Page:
So much has been written about the Middle East, but surprisingly little is understood about the story and strategy behind Israel's economic growth. As Start-Up Nation shows, there are lessons in Israel's example that apply not only to other nations, but also to individuals seeking to build a thriving organization. As the U.S. economy seeks to reboot its can-do spirit, there's never been a better time to look at this remarkable and resilient nation for some impressing, surprising clues.

Dan Senor and Saul Singer's Start-Up Nation: The Story of Israel's Economic Miracle is well researched and a fascinating read. The book is divided into four main parts:
  • The Little Nation That Could
  • Seeding a Culture of Innovation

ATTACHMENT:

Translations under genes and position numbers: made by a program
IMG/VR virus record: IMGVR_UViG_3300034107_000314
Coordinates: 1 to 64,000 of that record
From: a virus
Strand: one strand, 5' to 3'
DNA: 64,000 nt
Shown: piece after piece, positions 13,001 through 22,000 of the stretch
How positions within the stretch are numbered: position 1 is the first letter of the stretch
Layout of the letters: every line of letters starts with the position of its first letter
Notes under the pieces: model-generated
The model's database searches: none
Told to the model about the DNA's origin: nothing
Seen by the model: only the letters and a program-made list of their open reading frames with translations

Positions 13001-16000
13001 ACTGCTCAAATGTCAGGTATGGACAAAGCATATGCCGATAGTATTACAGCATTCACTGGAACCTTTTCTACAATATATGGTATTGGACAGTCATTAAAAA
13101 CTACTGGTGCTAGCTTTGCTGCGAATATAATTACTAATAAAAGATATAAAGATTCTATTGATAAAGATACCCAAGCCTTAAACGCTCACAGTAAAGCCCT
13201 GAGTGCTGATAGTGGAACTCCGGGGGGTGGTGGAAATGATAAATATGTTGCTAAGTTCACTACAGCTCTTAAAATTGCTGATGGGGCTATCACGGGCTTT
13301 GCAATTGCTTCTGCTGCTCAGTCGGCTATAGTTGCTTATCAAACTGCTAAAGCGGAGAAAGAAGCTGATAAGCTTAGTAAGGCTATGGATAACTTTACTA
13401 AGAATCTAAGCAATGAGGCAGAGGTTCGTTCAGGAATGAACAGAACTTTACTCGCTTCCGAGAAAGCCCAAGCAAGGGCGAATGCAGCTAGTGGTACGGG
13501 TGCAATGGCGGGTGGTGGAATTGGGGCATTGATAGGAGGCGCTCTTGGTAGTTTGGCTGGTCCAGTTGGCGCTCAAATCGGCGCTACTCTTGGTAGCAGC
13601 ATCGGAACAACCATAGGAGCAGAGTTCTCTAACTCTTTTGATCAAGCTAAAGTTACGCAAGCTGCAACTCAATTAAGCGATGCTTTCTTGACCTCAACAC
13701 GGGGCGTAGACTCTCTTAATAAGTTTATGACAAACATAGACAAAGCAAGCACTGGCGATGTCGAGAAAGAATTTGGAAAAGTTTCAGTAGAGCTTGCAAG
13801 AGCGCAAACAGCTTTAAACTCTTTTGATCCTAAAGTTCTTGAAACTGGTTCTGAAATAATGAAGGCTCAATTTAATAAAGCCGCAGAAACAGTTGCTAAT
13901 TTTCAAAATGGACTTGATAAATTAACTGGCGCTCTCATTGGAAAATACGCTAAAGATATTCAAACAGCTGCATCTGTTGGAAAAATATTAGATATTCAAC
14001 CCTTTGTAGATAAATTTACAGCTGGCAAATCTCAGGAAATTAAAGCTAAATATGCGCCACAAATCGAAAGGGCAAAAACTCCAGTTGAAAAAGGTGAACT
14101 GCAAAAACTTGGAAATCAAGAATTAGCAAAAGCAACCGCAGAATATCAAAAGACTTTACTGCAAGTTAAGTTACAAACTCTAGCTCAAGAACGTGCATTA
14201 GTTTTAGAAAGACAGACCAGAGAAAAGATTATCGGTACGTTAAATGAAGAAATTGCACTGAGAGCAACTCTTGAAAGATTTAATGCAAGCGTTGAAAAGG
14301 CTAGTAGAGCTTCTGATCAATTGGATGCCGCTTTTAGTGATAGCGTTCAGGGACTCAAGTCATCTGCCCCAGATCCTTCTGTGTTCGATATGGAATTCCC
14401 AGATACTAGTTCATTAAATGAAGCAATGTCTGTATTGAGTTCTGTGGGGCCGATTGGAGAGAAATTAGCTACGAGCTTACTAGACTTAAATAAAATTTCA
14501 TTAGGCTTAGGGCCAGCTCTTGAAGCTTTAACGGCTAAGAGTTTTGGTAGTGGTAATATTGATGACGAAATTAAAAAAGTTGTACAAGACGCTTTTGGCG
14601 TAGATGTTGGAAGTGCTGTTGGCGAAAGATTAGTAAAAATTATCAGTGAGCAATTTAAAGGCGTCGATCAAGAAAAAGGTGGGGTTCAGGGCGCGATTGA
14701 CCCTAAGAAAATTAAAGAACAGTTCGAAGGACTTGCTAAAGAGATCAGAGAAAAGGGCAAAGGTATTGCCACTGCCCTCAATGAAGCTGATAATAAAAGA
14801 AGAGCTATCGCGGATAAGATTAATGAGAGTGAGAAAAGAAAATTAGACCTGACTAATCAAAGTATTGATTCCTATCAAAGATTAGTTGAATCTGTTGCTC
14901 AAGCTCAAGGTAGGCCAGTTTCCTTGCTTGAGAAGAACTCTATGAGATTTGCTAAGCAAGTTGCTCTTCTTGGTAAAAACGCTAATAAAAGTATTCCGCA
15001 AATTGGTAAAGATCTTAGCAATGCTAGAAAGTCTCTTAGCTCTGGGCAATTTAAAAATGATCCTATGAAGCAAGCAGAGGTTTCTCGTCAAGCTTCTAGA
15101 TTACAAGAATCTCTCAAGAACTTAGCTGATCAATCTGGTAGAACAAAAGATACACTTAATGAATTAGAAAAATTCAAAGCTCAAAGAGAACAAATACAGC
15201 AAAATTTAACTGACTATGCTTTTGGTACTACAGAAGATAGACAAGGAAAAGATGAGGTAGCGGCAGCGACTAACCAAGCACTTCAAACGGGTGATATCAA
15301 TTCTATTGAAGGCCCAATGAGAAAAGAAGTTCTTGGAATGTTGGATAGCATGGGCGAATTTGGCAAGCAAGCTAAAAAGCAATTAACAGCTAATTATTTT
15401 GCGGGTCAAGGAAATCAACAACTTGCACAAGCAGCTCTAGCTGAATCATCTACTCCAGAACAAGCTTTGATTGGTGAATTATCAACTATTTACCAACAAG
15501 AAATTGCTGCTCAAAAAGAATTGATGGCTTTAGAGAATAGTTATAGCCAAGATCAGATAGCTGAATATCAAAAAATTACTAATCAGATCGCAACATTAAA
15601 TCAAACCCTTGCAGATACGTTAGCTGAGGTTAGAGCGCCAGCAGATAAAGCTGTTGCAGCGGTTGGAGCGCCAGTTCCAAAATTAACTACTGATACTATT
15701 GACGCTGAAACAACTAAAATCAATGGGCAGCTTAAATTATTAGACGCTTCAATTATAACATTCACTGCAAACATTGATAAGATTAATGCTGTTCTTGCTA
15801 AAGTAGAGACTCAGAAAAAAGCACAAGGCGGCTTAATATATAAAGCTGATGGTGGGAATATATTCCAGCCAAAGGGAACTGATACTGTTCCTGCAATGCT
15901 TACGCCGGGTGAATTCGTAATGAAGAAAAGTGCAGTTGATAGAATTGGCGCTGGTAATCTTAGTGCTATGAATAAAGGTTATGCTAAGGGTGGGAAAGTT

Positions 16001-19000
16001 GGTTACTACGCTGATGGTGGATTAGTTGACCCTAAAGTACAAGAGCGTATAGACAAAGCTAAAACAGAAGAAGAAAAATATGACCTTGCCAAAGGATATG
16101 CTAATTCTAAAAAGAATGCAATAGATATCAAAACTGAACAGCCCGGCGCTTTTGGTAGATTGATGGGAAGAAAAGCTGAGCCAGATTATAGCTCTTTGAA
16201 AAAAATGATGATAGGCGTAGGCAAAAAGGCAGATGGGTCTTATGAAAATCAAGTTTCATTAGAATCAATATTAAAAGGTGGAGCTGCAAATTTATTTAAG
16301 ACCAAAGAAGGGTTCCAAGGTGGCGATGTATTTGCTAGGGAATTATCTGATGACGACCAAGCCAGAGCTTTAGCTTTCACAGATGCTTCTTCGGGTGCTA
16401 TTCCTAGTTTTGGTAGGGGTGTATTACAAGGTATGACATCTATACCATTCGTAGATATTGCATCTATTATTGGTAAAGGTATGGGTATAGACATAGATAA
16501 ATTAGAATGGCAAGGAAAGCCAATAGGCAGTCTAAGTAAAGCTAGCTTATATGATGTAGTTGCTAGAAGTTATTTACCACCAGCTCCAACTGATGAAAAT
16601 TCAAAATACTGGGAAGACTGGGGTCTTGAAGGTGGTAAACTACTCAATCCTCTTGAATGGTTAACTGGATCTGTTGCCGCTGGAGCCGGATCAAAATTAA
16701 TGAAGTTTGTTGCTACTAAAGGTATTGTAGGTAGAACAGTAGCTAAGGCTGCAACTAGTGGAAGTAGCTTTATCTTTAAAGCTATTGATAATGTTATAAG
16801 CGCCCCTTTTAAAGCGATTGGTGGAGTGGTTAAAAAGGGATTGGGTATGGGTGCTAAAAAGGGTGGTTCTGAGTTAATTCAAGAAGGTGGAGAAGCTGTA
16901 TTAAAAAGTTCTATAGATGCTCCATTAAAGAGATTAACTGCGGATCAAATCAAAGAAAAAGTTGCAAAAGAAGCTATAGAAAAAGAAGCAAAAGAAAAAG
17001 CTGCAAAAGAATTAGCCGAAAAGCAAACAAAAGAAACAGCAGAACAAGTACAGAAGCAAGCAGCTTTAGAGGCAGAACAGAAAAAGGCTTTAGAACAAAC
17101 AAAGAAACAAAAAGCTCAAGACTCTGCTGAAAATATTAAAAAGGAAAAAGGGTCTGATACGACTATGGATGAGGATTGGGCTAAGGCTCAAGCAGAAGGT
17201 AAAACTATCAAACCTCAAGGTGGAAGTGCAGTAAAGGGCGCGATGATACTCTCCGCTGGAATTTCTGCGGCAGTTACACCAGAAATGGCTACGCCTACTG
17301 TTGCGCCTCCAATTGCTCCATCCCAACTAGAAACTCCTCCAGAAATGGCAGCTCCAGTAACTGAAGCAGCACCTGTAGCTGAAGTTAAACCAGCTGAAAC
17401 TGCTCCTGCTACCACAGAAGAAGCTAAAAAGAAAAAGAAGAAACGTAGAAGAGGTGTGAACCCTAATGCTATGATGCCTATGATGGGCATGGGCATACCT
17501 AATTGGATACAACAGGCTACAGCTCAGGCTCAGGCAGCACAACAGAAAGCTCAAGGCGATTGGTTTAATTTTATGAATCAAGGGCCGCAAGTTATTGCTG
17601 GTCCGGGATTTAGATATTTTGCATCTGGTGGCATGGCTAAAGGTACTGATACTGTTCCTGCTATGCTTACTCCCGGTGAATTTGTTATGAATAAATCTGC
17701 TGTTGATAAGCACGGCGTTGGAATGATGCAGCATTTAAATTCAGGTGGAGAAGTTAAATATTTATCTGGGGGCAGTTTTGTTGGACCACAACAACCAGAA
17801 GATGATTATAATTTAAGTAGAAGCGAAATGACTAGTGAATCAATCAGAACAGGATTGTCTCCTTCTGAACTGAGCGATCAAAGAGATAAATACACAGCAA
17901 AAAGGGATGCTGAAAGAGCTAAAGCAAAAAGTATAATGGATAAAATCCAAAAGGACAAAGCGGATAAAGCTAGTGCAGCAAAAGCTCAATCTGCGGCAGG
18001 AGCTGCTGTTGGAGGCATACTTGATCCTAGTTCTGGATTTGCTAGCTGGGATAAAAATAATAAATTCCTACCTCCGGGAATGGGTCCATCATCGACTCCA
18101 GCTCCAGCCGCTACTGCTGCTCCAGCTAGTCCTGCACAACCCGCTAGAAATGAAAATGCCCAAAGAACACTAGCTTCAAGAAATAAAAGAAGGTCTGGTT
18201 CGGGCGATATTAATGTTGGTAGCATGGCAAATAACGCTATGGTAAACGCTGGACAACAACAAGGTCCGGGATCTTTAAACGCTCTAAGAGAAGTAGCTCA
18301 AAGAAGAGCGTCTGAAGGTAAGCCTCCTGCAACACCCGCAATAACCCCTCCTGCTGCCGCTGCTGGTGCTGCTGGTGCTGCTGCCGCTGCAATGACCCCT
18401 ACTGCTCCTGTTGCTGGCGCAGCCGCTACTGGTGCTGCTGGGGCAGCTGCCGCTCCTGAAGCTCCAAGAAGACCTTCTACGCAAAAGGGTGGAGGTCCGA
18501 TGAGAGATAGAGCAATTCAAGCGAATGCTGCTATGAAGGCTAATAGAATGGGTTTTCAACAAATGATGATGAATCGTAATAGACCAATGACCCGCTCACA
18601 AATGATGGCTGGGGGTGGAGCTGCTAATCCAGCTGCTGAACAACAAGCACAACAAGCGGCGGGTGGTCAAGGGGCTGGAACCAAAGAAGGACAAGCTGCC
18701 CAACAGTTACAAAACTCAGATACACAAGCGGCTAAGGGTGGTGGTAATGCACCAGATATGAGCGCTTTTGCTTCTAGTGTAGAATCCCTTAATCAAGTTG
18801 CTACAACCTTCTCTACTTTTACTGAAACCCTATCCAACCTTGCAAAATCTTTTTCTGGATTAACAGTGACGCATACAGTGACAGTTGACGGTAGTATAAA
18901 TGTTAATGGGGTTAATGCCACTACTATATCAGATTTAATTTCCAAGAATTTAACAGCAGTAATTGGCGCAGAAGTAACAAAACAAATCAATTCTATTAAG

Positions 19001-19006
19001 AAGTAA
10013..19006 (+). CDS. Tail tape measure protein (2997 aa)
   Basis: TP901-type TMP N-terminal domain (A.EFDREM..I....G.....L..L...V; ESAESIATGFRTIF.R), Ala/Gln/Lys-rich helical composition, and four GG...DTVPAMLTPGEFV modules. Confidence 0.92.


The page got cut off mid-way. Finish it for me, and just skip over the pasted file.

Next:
• Beginnings
  • Country with a Motive
In The Little Nation That Could we learn PayPal's Scott Thompson's first impressions of a young Shvat Shaked, whose young company, Fraud Sciences, developed the most up-to-date solution to the problem of online payment scams, credit card fraud, and electronic identity theft. As we read about Fraud Sciences, its founders Shvat Shaked and Saar Wilf, their approach to problem solving and the impressions of the top executives of PayPal, Ebay and Benchmark Capital, it becomes clear that the story of technological innovations and start-up ventures in Israel is deep and unique.

I was struck by story after story that traced technological and scientific innovations to Israeli dedication, chutzpah, a culture of debate/argument and the lack of a hierarchy. One of the earliest investors in Israel was Intel, and the company credits its Israeli team with the "right turn" in thinking that led to innovations in Intel's microprocessor and the development of its Core 2 Duo chips.